Why Qaddafi can no longer terrorize Libyans
While Qaddafi is trying to retake cities held by the opposition, the stunning shift in mood in 'liberated' Libya has unleashed a new sense of freedom – and the courage to defend it.
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In the lobby later, one of the older men explains the pins. “The youth showed us something was possible that we only dreamed about,” he says. “This is their revolution.”Skip to next paragraph
In Pictures Libya uprising
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Cartoon consigns Qaddafi to dustbin of history
Across Benghazi, the changes – that began with peaceful protests against Qaddafi, but escalated into a full-scale armed rebellion – are stunning. The town shrine to Qaddafi’s hated “green book,” which underscored his one-man rule, is a burned out hulk.
Qaddafi’s ubiquitous picture has been pulled down everywhere, and carpets with his likeness have been placed outside some buildings to be trampled on.
At the central courthouse that’s serving as revolutionary headquarters here, there’s a poster-board cartoon of former Tunisian President Zine el-Abidine Ben Ali, his wife, Laila, and Egypt’s Hosni Mubarak Hosni Mubarak trying to get into a garbage can marked "history." A manic-haired Qaddafi lurks in the background saying, “Wait for me!”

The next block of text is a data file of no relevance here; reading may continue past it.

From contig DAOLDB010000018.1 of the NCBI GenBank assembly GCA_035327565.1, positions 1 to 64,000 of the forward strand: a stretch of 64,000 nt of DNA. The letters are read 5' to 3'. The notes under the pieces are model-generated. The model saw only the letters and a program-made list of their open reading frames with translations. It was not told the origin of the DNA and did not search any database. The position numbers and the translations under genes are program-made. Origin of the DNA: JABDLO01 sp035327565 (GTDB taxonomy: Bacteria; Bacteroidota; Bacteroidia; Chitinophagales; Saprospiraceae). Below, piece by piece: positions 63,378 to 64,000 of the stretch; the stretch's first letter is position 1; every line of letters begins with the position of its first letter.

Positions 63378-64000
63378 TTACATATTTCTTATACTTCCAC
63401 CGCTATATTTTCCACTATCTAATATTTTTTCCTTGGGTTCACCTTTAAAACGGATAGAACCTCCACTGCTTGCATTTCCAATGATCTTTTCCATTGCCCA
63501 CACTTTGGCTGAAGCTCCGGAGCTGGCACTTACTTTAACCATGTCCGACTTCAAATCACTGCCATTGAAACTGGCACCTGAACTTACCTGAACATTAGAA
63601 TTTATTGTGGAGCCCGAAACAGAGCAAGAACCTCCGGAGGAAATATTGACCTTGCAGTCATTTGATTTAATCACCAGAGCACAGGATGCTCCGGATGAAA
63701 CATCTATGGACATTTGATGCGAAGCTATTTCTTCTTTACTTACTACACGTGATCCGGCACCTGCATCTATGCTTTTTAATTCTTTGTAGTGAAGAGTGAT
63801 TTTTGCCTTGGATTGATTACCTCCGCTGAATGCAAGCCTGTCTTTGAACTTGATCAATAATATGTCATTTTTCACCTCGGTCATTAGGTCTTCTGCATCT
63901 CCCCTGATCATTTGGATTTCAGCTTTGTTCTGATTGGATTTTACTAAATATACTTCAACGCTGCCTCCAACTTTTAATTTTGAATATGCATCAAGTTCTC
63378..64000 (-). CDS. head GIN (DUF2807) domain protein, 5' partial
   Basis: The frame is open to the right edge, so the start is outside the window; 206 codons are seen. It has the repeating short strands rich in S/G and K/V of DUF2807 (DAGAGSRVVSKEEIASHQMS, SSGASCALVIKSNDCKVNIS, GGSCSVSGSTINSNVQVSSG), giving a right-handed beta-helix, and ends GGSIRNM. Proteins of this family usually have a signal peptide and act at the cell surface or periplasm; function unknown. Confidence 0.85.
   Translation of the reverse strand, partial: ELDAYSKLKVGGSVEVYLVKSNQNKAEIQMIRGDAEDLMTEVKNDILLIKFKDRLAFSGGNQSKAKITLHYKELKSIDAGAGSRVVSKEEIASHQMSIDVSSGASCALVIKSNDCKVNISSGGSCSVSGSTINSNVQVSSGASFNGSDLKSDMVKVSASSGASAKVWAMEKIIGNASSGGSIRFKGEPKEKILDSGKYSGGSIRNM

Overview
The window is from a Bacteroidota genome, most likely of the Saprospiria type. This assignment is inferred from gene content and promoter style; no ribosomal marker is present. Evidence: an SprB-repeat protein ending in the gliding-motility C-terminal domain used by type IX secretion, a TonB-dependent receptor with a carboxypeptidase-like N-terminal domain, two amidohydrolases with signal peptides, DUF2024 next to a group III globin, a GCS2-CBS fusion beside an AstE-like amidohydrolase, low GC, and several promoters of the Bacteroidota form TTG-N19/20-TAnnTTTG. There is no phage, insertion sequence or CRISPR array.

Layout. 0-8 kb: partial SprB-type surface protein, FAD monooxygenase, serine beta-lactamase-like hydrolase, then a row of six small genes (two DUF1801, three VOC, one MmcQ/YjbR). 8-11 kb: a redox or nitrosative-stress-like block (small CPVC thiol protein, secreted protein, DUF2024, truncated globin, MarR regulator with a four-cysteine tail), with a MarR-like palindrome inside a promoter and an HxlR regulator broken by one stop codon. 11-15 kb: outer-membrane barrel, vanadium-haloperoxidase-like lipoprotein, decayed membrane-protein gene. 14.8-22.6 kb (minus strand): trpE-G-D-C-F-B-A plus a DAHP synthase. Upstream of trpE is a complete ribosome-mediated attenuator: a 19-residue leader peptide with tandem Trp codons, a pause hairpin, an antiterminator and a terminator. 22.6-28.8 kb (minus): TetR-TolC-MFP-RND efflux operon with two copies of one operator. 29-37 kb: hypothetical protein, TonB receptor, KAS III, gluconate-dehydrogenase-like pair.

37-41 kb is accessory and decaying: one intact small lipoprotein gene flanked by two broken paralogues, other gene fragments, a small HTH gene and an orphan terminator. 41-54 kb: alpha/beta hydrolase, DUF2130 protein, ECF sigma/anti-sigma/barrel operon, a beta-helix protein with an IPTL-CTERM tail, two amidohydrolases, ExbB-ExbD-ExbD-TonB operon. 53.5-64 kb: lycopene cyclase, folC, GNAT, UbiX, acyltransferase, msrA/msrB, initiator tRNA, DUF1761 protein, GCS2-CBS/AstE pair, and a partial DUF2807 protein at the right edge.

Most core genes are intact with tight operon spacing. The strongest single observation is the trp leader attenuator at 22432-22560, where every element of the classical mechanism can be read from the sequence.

This a city now covered in anti-Qaddafi graffiti and cartoons. There is the ever-popular “game over” from youths raised on video games; cartoons equating Qaddafi to the state of Israel and Hitler (both symbols of repression to Libyans); and drawings of him as a vampire and as a Krusty the Clown-type buffoon.
All that would have earned jail, or worse, just a few short weeks ago. On a ride across town with a group of middle-aged revolutionary volunteers, the previously banned song “We will stay here” comes on the radio. It’s immediately cranked all the way up, the whole car singing along and flashing V signs to the other cars, who are likewise tuned to the “Voice of Free Libya,” the first uncensored radio station here in decades.
It was written in 2002 by Adel el-Mushaidi, a medical student who spent three years in jail in the 1990s for speaking out against Qaddafi. The patriotic song was soon banned from the airwaves, and is now a favorite among protesters downtown waiting for the fall of Tripoli.
“It’s all about love of country and identifying with the people’s suffering,” says Najla Elmangoush. “It doesn’t mention Qaddafi at all, and he hated this. He wanted to be the symbol of all good things in Libya. That kind of patriotism was threatening to him.”